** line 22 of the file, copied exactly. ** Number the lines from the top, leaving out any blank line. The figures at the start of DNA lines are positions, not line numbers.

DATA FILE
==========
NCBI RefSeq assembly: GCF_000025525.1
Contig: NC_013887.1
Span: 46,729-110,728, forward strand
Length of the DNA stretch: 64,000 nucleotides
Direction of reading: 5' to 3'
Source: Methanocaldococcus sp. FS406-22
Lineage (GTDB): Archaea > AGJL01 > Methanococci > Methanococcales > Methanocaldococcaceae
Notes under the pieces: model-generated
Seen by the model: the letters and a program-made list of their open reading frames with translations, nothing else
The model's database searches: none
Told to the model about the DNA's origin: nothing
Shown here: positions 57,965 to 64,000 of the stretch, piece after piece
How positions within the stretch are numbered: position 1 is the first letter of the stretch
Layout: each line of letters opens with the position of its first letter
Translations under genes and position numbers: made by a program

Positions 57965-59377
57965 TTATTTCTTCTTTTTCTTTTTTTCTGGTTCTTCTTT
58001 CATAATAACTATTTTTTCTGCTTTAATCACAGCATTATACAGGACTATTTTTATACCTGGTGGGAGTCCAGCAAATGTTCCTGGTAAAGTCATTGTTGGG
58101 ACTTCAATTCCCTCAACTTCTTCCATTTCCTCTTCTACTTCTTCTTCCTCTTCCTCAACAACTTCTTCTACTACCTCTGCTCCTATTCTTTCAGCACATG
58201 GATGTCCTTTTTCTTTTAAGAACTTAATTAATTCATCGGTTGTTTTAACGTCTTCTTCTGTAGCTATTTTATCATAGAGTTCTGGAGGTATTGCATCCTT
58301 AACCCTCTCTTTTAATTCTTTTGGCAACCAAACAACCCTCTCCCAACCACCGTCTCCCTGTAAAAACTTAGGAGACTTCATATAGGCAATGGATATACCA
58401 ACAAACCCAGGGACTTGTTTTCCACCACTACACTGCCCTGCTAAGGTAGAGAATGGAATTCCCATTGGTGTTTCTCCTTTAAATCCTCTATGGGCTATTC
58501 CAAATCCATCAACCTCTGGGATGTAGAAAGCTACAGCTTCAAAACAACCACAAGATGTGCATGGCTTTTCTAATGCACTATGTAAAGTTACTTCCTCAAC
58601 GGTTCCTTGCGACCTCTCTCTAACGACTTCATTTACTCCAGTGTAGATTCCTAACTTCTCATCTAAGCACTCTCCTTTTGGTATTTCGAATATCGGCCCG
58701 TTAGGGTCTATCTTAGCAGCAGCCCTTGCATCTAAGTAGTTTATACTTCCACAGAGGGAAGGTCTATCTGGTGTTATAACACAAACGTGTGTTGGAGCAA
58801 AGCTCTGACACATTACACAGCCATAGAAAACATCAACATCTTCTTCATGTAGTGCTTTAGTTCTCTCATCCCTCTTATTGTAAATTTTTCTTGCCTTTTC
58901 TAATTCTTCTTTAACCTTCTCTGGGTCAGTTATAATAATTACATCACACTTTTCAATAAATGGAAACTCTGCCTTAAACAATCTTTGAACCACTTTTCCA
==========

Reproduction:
58401 ACAAACCCAGGGACTTGTTTTCCACCACTACACTGCCCTGCTAAGGTAGAGAATGGAATTCCCATTGGTGTTTCTCCTTTAAATCCTCTATGGGCTATTC